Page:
Perhaps as a sign that Tea Party ideas have won a cache going beyond just the election of favored candidates to public office, a bi-partisan group of senators has signed a letter calling for an end to ethanol subsidies.
According to the Washington Post, the letter, “–was authored by senators Dianne Feinstein and Jon Kyl, and includes a number of Democrats and Republicans, including John McCain, Susan Collins, Richard Burr, and Mike Enzi. This is key, because the question of whether the subsidies should expire is emerging as a key test — just like earmarks — of whether Republicans are serious about reining in spending and the deficit.
“While this issue could divide Dems along regional lines, it’s more directly relevant to the GOP. With leading GOP senators now coming out for letting the subsidies expire, this could up the pressure on Republican senators who backed the subsidies in the past, such as Chuck Grassley and Orrin Hatch, putting them on the wrong side of what may emerge as a key litmus test for the Tea Party and potentially dividing the GOP caucus.”
The letter also called for an end to tariffs on ethanol imports, primarily from sugar-producing countries such as Brazil and India. The letter suggests that ending ethanol subsidies will save about $32 billion over five years. The requirement to use ethanol in gasoline would remain, however.
Using corn to create ethanol, in effect transforming food into fuel, has been controversial. Creating corn-based ethanol has resulted in food inflation that has strained family budgets and has even resulted in greater hunger in the Third World. Corn is not only eaten directly, but is used as feed for livestock, ingredients for food such as corn tortillas, and as a sweetener in the form of fructose corn syrup.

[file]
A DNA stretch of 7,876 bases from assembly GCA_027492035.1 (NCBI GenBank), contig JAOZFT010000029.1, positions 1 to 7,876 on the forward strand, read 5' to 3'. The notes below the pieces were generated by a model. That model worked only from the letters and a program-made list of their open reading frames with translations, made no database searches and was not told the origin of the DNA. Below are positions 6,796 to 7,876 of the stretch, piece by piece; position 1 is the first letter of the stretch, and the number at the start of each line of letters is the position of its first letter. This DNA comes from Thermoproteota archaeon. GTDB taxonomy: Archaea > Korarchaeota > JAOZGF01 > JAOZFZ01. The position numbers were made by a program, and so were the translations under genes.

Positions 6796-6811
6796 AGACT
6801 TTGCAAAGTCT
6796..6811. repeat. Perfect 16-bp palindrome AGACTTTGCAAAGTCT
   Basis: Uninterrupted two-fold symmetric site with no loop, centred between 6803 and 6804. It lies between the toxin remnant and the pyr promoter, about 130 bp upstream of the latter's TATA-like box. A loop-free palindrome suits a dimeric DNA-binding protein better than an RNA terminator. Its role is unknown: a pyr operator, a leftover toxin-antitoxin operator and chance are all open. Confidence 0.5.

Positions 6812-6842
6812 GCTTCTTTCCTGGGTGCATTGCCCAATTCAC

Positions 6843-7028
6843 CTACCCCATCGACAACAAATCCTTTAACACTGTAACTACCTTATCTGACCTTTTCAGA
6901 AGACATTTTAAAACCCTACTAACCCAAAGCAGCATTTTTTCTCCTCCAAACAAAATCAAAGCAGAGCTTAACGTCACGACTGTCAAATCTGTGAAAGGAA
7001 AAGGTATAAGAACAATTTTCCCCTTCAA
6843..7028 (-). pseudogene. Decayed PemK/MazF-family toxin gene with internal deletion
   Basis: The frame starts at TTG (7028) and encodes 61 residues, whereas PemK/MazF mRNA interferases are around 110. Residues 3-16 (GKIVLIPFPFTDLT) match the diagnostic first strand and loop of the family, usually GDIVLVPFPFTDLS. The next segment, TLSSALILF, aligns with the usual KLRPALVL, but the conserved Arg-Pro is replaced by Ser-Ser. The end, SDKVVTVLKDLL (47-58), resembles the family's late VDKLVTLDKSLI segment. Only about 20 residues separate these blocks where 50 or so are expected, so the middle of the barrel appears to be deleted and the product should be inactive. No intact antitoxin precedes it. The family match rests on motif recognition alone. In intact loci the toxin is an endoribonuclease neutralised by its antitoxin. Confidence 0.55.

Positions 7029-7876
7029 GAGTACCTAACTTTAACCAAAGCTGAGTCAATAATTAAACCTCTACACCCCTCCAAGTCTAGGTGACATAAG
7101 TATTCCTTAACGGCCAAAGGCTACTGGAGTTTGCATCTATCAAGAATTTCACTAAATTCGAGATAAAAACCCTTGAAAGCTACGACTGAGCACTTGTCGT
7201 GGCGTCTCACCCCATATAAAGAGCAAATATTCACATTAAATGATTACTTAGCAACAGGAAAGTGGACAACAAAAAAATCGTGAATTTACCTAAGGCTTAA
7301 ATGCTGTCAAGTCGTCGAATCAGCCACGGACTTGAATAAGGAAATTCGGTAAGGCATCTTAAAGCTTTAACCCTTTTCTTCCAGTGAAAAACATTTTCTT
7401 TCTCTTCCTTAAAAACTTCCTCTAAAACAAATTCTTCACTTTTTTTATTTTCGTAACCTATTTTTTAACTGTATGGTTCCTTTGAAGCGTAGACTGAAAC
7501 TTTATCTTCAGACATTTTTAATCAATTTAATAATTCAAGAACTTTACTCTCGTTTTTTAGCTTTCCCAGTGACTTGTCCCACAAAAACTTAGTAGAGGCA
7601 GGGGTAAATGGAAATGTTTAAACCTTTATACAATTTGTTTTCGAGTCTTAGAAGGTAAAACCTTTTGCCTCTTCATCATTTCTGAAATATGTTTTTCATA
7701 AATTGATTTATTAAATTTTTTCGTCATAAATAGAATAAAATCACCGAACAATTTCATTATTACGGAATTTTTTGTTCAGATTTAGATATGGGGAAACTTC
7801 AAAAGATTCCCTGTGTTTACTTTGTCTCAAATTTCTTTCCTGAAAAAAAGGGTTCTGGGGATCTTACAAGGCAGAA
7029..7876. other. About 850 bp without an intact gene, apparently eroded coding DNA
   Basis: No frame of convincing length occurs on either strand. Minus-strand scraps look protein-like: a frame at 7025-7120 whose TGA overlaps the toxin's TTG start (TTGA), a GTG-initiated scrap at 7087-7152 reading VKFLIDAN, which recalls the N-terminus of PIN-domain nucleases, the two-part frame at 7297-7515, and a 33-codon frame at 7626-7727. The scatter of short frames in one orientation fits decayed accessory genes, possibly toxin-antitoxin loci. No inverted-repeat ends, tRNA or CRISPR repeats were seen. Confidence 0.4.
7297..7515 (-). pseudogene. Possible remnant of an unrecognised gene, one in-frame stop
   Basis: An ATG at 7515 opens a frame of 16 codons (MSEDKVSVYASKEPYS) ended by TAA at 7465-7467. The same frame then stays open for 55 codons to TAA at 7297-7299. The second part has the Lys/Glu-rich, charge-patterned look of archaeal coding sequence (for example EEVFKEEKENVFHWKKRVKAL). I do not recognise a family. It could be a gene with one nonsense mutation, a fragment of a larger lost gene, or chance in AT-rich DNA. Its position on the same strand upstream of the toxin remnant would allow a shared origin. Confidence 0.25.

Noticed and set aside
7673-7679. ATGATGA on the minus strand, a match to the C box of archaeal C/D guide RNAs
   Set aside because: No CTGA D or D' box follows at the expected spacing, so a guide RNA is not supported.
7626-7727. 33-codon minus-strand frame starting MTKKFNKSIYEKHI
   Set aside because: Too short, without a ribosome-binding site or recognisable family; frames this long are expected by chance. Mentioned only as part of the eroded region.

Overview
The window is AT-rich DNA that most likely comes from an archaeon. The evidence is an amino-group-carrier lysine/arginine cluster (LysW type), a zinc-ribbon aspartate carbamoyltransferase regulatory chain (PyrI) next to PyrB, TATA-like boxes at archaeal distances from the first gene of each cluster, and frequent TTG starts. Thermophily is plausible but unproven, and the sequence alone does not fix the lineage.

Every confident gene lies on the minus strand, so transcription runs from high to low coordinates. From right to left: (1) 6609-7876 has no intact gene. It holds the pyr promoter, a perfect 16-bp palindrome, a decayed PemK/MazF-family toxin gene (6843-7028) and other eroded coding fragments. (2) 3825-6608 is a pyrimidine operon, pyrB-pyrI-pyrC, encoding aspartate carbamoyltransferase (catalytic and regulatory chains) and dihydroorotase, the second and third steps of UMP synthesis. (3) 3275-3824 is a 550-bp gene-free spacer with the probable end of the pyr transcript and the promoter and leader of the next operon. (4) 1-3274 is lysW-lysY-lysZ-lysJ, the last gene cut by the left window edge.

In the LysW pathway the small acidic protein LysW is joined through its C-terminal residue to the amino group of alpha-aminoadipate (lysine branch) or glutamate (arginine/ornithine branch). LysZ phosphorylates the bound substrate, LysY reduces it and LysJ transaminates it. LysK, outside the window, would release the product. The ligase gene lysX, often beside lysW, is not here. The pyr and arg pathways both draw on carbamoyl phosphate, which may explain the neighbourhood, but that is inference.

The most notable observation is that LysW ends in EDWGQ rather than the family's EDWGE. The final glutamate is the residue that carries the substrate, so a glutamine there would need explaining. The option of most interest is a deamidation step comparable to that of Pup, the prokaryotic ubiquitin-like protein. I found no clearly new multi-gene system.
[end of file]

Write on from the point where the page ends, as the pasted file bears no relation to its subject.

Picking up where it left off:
Ending corn-based ethanol subsidies and switching to some non -ood plant, such as switch grass, would be a no-brainer policy change except for one fact: Iowa, the first presidential caucus state in the nation, is a big producer of corn. Iowa corn farmers like their subsidies.
Ending subsidies and tariffs on ethanol imports would be of vast benefit to the American people in reduced food and fuel prices, besides taking a significant cut out of the budget deficit. But ending it would require something from politicians that they too infrequently display-courage.
Those members of Congress, especially the Senate, who have presidential ambitions are going to have to do a little soul-searching to see where their political interests lay. Even potential candidates who are not in Congress — Pawlenty, Romney, Huckabee, and Sarah Palin come to mind — are going to be asked their opinion on ending corn-based ethanol subsidies.
On the one hand, if they favor ending the subsidies, they risk not winning or even doing well in the Iowa Caucus. On the other hand, if they favor keeping the subsidies or even get all wobbly about the question, they will surely anger the Tea Party.
Of course, the number of people who lost in Iowa who later became president include Ronald Reagan, George H. W. Bush, and Bill Clinton. Even Jimmy Carter, whose good showing in the 1976 Iowa Caucus propelled him to front runner status and eventually the presidency, placed behind “uncommitted.”
So it is entirely possible that a shrewd Republican candidate might choose to give the Iowa corn farmers a little tough love, telling them that they can’t rely on Uncle Sugar any longer, take the loss, and then go on to acclaim and glory as someone who placed the national interest before their political interest.
Source: Bipartisan group of senators calls for ethanol subsidies to expire, Greg Sargent, Washington Post, November 30th, 2010